The Last Post Ceremony commemorating the service of (473) Lance Corporal George Lawrence Murphy, 14th Battalion, AIF, First World War.

Places
Accession Number AWM2018.1.1.170
Collection type Film
Object type Last Post film
Physical description 16:9
Maker Australian War Memorial
Place made Australia: Australian Capital Territory, Canberra, Campbell
Date made 19 June 2018
Access Open
Conflict First World War, 1914-1918
Copyright Item copyright: © Australian War Memorial
Creative Commons License This item is licensed under CC BY-NC
Copying Provisions Copy provided for personal non-commercial use
Description

The Last Post Ceremony is presented in the Commemorative area of the Australian War Memorial each day. The ceremony commemorates more than 102,000 Australians who have given their lives in war and other operations and whose names are recorded on the Roll of Honour. At each ceremony the story behind one of the names on the Roll of Honour is told. Hosted by Craig Berelle, the story for this day was on (473) Lance Corporal George Lawrence Murphy, 14th Battalion, AIF, First World War.

Speech transcript

473 Lance Corporal George Lawrence Murphy, 14th Battalion, AIF
KIA 8 August 1915

Story delivered 19 June 2018

Today we remember and pay tribute to Lance Corporal George Lawrence Murphy.

George Murphy was born in 1891 in Neerim, Victoria, to George and Elizabeth Murphy. He attended the local public school in Neerim South, and went on to work on the railways as a line repairer. His family moved to Bendigo around 1913 and George went with them, taking up a position as a storeman in a local shop. When his father died a year after the move, his mother became the proprietor of a local hotel. George was very popular in Bendigo, with a large number of friends.

George Murphy enlisted in the Australian Imperial Force shortly after the outbreak of war in 1914. He was posted to the 14th Battalion and underwent a period of training in Australia before being sent for overseas service. In the early months of 1915, the battalion underwent a further period of training in Egypt.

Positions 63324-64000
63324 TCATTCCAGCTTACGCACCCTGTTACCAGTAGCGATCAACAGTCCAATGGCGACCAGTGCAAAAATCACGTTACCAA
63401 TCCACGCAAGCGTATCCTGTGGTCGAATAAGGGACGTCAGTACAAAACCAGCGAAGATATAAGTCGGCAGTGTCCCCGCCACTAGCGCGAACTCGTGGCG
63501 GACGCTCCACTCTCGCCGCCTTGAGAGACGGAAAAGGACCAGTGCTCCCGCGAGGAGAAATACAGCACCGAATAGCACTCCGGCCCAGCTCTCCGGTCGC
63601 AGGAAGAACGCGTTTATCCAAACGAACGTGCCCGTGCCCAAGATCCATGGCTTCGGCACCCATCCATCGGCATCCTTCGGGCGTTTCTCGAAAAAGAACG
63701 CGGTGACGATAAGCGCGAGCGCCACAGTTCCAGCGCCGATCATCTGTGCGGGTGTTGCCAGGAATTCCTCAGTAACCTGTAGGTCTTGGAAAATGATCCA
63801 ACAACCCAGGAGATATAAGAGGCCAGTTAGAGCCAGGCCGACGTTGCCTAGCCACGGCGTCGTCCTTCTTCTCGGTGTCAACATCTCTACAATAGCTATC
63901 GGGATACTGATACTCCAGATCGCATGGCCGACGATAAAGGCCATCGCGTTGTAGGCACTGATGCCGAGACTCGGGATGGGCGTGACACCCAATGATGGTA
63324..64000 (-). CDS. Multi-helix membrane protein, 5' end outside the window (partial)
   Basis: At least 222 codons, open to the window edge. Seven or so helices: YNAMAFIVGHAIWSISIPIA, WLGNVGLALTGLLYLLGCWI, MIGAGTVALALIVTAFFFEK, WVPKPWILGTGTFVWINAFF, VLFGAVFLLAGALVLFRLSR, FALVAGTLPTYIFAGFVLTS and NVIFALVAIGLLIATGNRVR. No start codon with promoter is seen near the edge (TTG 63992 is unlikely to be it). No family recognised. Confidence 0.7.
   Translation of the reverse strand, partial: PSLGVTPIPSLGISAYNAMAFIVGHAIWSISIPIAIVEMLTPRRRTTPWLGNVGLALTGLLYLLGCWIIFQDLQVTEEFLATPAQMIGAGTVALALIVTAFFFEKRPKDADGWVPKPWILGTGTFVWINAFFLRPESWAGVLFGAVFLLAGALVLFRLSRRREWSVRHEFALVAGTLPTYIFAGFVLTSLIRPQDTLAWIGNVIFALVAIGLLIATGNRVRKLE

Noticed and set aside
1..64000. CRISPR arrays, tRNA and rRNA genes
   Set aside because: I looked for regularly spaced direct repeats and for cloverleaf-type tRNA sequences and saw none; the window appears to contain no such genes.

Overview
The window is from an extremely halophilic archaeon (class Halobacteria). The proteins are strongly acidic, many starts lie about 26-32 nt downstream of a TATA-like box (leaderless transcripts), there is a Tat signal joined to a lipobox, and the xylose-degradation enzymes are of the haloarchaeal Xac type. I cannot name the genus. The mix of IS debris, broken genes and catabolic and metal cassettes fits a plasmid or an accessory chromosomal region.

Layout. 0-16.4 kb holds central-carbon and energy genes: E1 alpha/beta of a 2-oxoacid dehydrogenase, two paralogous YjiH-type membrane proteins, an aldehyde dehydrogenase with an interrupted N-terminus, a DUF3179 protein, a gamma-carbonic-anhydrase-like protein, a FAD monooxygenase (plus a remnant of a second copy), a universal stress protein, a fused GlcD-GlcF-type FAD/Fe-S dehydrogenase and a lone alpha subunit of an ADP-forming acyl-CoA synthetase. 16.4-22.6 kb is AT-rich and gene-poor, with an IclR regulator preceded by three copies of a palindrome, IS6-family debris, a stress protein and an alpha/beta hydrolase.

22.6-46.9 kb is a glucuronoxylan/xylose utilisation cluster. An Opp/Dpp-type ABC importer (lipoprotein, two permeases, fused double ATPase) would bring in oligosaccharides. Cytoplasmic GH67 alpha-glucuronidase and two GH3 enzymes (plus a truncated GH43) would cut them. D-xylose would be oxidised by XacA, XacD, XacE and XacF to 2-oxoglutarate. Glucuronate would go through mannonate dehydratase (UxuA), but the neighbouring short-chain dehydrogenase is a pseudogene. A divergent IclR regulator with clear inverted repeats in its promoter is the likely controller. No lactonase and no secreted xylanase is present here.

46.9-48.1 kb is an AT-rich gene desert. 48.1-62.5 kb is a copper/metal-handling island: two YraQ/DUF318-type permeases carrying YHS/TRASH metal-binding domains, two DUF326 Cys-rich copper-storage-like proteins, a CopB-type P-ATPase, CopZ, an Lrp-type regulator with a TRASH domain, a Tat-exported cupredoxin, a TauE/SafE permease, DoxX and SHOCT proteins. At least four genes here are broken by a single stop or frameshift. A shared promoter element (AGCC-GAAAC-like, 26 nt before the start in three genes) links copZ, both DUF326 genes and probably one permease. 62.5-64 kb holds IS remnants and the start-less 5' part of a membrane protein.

The 14th Battalion arrived off the Gallipoli coast on the evening of 25 April 1915. About an hour later the wounded began to arrive in boats; the men of the 14th Battalion made room for them in the troops decks and helped bring them aboard all night. The majority of the battalion landed on Gallipoli the following day, going ashore around midday under Turkish shrapnel fire. After spending the night on the beach, the 14th Battalion moved up to the heights above the beach to reinforce the Australian position.

A little over three weeks later the 14th Battalion was holding a position near Courtney’s Post when they came under a heavy Turkish attack. Although under severe artillery and rifle fire, the Australians held their ground and were able to repel the attack. During the process, Private Murphy was shot in the throat and evacuated to a hospital ship. His wounds do not appear to have been too serious, however, as shortly afterwards he returned to Gallipoli.

In early August the allies launched their last great offensive action on the Gallipoli Peninsula. Beginning on 6 August 1915, the offensive called for a series of synchronised attacks all along the Anzac positions. Feints took place at Lone Pine in the south and the Nek in the north in an attempt to draw Ottoman reinforcements away from the main thrust to capture the heights of the Sari Bair Range.

On 8 August, as part of the August Offensive, the 14th Battalion participated in an unsuccessful operation to capture a Turkish position known as Hill 971. Private Murphy was wounded as he left the trenches in the charge against the summit. He died shortly afterwards before he could receive medical attention.

George Murphy’s body was never recovered from the battlefield and today he commemorated on the Lone Pine Memorial to the Missing. He was 24 years old.

His name is listed on the Roll of Honour on my right, among almost 62,000 Australians who died while serving in the First World War.

This is but one of the many stories of service and sacrifice told here at the Australian War Memorial. We now remember Lance Corporal George Lawrence Murphy, who gave his life for us, for our freedoms, and in the hope of a better world.

Meleah Hampton
Historian, Military History Section

  • Video of The Last Post Ceremony commemorating the service of (473) Lance Corporal George Lawrence Murphy, 14th Battalion, AIF, First World War. (video)